El Nino/ENSO here we go.

El Nino- Southern Oscillation

El Nino is one of those terms that gets slung around the press and I’ve found that referring to it in sound bites and quips doesn’t explain it and just leads to more confusion. When a prominent meteorologist at NASA recently predicted a “Godzilla” El Nino- that didn’t really help.  Part of that misunderstanding is inherent in its vague cyclical nature. It doesn’t occur every year like winter- its not as reliable as our change of seasons. I’m going to attempt to explain it in the least vague way possible. Cut through all the bullshit and get to brass tacks. Bear with me as I do a little explaining. And yes, it has a direct influence on our gardens in the PNW.

Hot child- Reversal of winds

The origin of the word Monsoon is Hindi. It doesn’t mean rain- it means a reversal of winds. On the Indian subcontinent that means that following the furnace that is offshore winds in April to June the intertropical convergence zone shifts north- onshore winds that herald rains and an end to the scorching weather.The intertropical convergence zone is a permanent weather feature approximately 20º north of the Equator where a worldwide band of rising air creates precipitation- both north and south of the equator. As the earth tilts on its axis and seasons commence this zone moves north or south. The (ITCZ) shift is as reliable as seasons.  A reversal of winds. Remember that because it is not too terribly different than the origin of El Nino.This is predictable and expected almost 100%. What, however, if this reversal of winds was not as reliable as clockwork? Not only does it throw a wrench in forecasts, it affects the whole world and because of its less predictable occurrence we have less of its effects to identify with. Humans like certainty- nature is messy though and we have to acknowledge that to begin to understand El Nino.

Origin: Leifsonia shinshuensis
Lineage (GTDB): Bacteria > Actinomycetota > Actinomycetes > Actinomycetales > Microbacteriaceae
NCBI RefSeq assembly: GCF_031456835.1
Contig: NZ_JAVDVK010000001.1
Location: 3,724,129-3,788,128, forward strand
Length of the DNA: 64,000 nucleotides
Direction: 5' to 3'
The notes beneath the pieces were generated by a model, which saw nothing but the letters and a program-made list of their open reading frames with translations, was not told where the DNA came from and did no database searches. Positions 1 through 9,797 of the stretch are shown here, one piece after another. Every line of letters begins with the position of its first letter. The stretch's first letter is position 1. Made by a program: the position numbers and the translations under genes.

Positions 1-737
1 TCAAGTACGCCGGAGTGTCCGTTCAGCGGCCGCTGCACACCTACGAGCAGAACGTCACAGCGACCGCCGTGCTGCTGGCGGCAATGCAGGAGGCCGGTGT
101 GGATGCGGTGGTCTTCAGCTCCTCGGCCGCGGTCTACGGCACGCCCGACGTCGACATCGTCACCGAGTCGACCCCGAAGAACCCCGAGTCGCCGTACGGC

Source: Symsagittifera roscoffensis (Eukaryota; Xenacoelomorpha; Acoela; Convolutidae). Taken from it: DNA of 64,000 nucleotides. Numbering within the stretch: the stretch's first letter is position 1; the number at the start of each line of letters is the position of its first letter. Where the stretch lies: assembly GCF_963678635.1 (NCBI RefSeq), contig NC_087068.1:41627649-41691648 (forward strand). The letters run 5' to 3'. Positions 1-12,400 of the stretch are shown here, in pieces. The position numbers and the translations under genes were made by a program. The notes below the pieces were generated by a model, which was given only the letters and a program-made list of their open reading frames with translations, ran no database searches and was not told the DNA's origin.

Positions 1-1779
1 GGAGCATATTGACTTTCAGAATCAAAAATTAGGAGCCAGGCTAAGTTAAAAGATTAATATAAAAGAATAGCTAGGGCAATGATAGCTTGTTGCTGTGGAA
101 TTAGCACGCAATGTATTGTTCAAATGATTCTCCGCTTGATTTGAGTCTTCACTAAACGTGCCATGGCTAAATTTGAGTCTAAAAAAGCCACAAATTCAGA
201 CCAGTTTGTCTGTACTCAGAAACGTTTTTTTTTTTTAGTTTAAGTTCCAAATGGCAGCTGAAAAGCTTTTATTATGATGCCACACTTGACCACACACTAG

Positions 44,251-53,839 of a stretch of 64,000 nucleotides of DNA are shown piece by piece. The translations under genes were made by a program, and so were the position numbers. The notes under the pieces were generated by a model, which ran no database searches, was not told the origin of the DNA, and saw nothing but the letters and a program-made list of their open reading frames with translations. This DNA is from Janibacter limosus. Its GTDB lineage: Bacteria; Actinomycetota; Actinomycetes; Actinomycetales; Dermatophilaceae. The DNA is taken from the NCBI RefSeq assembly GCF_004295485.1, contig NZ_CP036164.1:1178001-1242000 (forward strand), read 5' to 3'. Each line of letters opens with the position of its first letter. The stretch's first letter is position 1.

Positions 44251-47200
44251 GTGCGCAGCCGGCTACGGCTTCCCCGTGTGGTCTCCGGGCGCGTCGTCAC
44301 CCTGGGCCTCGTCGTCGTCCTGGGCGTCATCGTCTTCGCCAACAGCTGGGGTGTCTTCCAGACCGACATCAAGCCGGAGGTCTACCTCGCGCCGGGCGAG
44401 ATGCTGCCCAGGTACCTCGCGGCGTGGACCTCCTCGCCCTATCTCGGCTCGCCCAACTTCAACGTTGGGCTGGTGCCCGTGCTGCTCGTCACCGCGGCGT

What goes east now goes west

The cause of El Nino which is most commonly referred to as EL Nino/Southern Oscillation or ENSO is not fully understood, but its recurring pattern is very well documented.   First- El Nino is so named because its most dramatic effects show up in December in the eastern Pacific just off the coast of Peru/Equador  primarily around Christmas- hence the name El Nino or the (christ) child.  In the equatorial Pacific winds normally blow east to west. This does two things. It forces sun heated surface waters to the west towards SE Asia and N. Australia. In the eastern Pacific this displaces the warm surface water and cold water rises this is called upwelling. Cold water holds more oxygen and this supports much more marine life. Fishing is good. In an El Nino year warm oxygen starved water  pools towards that continent – warm water holds less oxygen and it deters marine life- fishing sucks.  For an unknown reason every two to seven years (5 years) this wind reverses its flow. Under normal conditions the persistent east to west flow moves the warm surface waters towards the west. In an ENSO event the opposite is true, because of this the entire Pacific basin reacts in various (almost) predictable ways.